The classic Swedish drink “punsch”

In the early 1860s, L.O. Smith’s business was growing fast. Smith wanted to sell high quality products and set out on a mission to produce a pure vodka, free from harmful impurities. In his home town of Karlshamn, Sven Hellerström had found a way to purify liquor with the help of a German invention that used heat. Smith was familiar with the approach and decided to make it even better. Karlshamn was not only Smith’s hometown but also the location of his biggest liquor factories. The geographical location in southern Sweden was perfect: From the ice-free harbor, it was easy to reach the rest of Europe. This was great for importing the rectified spirit (base alcohol) from Russia and for exporting the finished product to Spain.

In 1876, Smith found out that Hellerström wanted to sell his German purification plant due to his deteriorating health. Smith paid about 200,000 SEK for the factory. A bonus included in the deal was that Hellerström had been manufacturing a special variety of Swedish punsch, based on the manufacturer CG Berg’s recipe. In the next few years, L.O. Smith would refine, produce and start marketing this hugely popular version of the noble beverage. In the middle of the century, two factories in Karlshamn produced punsch.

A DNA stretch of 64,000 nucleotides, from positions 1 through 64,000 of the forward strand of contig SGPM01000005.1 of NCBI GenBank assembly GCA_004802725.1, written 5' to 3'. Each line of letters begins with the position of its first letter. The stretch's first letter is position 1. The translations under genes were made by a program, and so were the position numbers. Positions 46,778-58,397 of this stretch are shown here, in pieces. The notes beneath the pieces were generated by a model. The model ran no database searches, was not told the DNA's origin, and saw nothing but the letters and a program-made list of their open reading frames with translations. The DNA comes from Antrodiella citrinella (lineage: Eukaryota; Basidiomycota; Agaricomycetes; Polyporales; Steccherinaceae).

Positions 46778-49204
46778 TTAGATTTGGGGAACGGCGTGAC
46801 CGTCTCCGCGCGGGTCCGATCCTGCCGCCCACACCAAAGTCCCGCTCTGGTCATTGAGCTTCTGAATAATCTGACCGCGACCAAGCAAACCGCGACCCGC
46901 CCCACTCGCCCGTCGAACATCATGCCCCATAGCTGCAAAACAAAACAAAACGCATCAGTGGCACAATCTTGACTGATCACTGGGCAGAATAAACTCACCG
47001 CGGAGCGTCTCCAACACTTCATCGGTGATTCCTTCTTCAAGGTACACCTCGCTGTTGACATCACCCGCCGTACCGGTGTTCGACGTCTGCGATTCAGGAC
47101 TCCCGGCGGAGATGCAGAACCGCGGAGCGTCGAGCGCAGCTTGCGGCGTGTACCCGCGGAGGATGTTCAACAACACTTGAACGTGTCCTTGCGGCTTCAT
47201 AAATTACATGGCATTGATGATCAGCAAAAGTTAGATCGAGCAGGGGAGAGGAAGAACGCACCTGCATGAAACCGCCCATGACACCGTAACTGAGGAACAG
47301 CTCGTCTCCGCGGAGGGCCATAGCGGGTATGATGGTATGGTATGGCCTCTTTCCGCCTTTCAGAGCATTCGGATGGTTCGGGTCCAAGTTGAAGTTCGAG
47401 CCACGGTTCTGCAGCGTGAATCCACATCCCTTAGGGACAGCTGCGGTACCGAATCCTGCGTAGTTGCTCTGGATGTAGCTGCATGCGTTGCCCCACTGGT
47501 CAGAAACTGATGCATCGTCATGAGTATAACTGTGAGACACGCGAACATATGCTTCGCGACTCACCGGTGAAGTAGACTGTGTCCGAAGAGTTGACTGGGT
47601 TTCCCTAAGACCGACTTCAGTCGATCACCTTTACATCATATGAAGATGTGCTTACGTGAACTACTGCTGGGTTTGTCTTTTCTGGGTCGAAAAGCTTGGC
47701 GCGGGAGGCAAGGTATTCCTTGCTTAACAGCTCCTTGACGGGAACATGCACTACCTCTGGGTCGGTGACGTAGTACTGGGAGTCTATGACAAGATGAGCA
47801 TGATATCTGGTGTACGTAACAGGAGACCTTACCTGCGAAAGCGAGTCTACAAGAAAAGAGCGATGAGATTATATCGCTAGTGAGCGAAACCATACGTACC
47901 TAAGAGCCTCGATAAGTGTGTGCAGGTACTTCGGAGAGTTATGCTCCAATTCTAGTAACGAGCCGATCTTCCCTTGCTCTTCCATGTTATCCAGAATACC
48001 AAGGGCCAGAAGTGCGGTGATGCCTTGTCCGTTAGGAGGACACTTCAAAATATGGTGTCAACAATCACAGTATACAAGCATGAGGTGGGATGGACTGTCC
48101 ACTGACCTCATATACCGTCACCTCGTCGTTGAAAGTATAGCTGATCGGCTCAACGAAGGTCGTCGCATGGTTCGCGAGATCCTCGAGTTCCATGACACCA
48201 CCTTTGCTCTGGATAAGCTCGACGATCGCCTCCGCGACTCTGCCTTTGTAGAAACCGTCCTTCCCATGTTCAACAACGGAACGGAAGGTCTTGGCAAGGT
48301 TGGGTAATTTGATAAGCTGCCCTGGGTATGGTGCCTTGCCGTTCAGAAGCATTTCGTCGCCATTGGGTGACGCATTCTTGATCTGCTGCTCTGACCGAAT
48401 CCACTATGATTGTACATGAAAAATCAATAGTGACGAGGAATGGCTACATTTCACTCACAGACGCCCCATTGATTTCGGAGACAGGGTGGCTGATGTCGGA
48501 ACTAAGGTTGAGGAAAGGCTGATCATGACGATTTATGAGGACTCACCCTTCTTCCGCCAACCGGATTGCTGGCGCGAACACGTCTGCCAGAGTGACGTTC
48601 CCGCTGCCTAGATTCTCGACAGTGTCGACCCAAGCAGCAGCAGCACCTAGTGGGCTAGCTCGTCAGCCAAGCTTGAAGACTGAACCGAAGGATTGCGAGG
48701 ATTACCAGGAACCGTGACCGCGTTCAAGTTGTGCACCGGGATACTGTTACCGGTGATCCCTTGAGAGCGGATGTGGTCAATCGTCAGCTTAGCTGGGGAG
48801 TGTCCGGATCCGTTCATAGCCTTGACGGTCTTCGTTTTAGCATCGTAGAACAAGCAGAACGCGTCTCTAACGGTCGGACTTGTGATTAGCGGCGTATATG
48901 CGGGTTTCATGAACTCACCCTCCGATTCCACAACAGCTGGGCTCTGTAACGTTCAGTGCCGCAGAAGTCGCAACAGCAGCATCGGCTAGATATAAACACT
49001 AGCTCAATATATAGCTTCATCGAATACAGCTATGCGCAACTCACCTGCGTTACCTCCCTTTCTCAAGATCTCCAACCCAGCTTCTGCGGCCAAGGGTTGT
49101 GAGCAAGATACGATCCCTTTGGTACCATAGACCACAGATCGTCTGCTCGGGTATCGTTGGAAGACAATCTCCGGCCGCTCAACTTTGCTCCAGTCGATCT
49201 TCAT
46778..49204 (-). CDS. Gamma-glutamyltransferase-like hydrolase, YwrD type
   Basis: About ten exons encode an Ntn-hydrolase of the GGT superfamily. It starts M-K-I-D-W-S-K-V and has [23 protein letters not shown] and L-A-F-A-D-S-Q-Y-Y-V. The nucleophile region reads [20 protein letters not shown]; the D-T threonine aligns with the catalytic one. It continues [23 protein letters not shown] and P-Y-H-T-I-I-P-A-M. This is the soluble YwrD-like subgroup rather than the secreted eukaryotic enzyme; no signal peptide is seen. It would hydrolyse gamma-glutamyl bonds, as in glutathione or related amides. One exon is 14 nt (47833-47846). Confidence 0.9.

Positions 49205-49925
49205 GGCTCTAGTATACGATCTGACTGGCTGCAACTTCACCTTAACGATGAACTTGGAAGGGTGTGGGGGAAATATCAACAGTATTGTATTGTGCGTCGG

Compared to regular vodka, punsch has a sweet, rich flavor. It is also cheaper than cognac and rum. The sweet taste comes from arrack, extracted from palm trees on the island of Java and flavored with palm juice and sugar cane. The fermentation and distillation process consists of several steps, and the finished product can be served cold in the summer or hot in the winter.

In the 1850s, Swedes drank around six million liters of punsch per year. Naturally many people wanted to make the most of the demand, and variations with creative names like Cavalry and Wira appeared on the market. Punsch was so popular that there were several songs dedicated to it, including a song by the famous troubadour Bellman. Some families even named their veranda after the drink. A “punschveranda” was quite simply the best place to enjoy the sweet drink – either as a break in between courses during dinner or as an avec.

Patent application document for Flaggpunsch, Swedish patent and registration office, April 10, 1885. The picture has been cropped. Source: The Museum of Karlshamn.

When a new trademark law was introduced in 1883, Smith registered his punsch as Carlshamns Flaggpunsch. Due to the fierce competition, he needed a careful marketing strategy. As a bit of a marketing genius, Smith would end up the clear winner of this sales battle too. Liquor featured heavily in advertising in those days, and everyone knew CG Berg, who had come up with the original recipe. Smith placed the name Berg on the label, along with two small Swedish war flags. It worked tremendously well and both Karlshamn and the rest of Sweden soon made Carlshamns Flaggpunsch their favorite drink. To this day, the 150-year-old brand is the most well-known punsch in Sweden.
The monumental success of the drink and the brand took a step back at the beginning of the 20th century. This is when the rationing booklet “motboken” was introduced and the production of alcohol was nationalized. The newly founded company Vin & Sprit kept four varieties of punsch: The big seller Carlshamns Flaggpunsch, of course, plus Cederlunds, Grönstedts, and a cheaper brand for restaurants.

Today, the punsch factory in Karlshamn is a museum and Carlshamns Flaggpunsch is manufactured in Finland. CG Berg’s name is still on the label.